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  • Jefferson Adams

    Is Better Testing Driving Higher Celiac Rates?

    Jefferson Adams


    Reviewed and edited by a celiac disease expert.

    Celiac.com 01/14/2015 - Recent epidemiological studies show that celiac disease rates are still underestimated, both in Europe and in Mediterranean regions. But how is better testing impacting higher celiac numbers in Europe?

    To get a clearer picture, a team of researchers recently set out to review the latest data on celiac rates and incidence in the European Union (EU) as of September 2014.



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    Photo: CC--DavidThe research team included E. Altobelli, R. Paduano, R. Petrocelli, and F. Di Orio. They are variously affiliated with the Department of Life, Health and Environmental Sciences at the University of L'Aquila in L'Aquila, Italy, and with ASREM in Molise, Italy.

    They assessed the celiac disease rates and cases by conducting a search of PubMed for papers in English using the key words "celiac disease", "celiac disease plus prevalence" (limits: 1990-2014), "incidence" (limits: 1970-2014), and "frequency", plus "in Europe". They conducted additional searches using the same key words plus the name of each European country.

    The team included only prevalence data obtained by serology using anti-gliadin antibodies (AGA), EMA test, tTG test, and/or duodenal biopsy, and only studies that were retrospective and prospective, such as population-based, cross-sectional, case-control and cohort studies.

    They found that the overall undiagnosed celiac population in EU is 0.5-1%, whereas the highest estimate reported in population-based studies is approximately 1%.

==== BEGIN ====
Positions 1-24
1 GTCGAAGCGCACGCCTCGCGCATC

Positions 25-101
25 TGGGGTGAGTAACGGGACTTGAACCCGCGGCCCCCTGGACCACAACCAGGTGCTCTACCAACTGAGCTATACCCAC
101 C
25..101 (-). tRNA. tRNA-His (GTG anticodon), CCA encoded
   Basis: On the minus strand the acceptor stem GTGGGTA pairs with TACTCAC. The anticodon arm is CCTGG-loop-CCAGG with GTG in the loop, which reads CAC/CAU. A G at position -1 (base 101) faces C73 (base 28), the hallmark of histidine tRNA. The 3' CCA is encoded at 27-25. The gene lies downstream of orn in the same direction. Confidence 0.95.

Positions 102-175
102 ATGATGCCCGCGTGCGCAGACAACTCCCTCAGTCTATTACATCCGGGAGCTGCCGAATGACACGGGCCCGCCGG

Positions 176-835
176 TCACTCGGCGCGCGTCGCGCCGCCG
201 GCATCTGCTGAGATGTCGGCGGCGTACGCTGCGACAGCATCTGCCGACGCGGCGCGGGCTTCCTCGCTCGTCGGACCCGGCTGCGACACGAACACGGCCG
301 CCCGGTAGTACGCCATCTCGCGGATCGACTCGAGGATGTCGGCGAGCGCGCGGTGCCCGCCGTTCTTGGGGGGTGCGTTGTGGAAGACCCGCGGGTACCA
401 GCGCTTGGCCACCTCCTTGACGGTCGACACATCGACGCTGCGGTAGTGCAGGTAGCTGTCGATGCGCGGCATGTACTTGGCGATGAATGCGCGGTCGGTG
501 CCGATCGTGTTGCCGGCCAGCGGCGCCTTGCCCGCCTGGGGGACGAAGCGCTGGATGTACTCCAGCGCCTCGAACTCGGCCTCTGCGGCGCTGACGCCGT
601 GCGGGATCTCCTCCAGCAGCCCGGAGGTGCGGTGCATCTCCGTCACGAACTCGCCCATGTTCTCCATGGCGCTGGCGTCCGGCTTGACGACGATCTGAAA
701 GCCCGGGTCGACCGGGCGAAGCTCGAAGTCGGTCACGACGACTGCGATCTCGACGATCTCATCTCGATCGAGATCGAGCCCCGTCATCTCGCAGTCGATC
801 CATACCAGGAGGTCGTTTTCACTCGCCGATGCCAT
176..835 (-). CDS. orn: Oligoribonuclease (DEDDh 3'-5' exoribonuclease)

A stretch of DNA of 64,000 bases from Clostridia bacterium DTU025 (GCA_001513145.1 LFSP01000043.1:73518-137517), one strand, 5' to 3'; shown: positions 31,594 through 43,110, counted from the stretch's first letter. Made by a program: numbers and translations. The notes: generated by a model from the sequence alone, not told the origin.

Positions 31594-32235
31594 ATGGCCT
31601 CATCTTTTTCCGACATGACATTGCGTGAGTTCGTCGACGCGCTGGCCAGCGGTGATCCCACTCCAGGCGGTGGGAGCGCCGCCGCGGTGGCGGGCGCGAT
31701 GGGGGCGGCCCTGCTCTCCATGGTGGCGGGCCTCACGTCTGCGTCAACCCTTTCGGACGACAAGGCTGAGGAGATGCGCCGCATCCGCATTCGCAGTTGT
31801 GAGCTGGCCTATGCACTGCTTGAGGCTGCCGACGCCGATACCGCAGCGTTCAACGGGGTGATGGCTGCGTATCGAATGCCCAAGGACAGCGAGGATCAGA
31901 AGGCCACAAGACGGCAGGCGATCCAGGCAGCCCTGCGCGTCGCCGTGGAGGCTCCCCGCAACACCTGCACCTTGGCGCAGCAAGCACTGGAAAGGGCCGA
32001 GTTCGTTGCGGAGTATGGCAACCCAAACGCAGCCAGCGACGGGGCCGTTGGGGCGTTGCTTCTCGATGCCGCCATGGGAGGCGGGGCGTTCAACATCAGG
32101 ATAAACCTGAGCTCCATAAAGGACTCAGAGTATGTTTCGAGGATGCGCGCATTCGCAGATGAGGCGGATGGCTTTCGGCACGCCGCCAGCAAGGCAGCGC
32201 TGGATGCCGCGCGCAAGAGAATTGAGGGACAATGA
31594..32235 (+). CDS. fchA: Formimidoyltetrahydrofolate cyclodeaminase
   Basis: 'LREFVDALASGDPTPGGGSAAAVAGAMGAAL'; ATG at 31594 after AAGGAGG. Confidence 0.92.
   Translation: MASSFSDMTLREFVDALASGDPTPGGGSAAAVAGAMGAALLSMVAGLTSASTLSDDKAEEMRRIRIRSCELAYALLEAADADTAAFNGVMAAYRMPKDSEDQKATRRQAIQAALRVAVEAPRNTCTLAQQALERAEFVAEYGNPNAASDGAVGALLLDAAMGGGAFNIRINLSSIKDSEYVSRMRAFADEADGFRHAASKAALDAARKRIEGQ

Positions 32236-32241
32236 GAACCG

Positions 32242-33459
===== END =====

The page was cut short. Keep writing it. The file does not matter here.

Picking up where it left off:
Considering data from different periods, incidence seems to range from 0.1 to 3.7/1000 live births in the child population and from 1.3 to 39/100,000/year in the adult population.

    Interestingly, though perhaps unsurprisingly, the data show clear geographical variation in both cases and rates of celiac disease in various European countries.

    They note a rising occurrence of celiac disease in recent decades in European countries, due partly to the advent of improved serological testing (tTG + EMA) and partly to increased awareness of its clinical presentation.

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    When I was sent for a blood test to diagnose celiac the guy at the lab asked which panel I was supposed to have as there were three different panels. Each one covering more and more expensive. He said the first and second panel covered most of it, so I went with that. I shudder to think that if I had only got the simple? first test, which came back negative, where I would be healthwise today. The second test was very high in Celiac markers and I started feeling better within days, although it seemed to take a year to feel fully recovered. People should get retested if they test negative but have a family history or still suspect they have celiac. And keep reminding us MSG is not gluten/does not contain gluten.

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  • About Me

    Jefferson Adams is Celiac.com's senior writer and Digital Content Director. He earned his B.A. and M.F.A. at Arizona State University, and has authored more than 2,500 articles on celiac disease. His coursework includes studies in science, scientific methodology, biology, anatomy, medicine, logic, and advanced research. He previously served as SF Health News Examiner for Examiner.com, and devised health and medical content for Sharecare.com. Jefferson has spoken about celiac disease to the media, including an appearance on the KQED radio show Forum, and is the editor of the book "Cereal Killers" by Scott Adams and Ron Hoggan, Ed.D.

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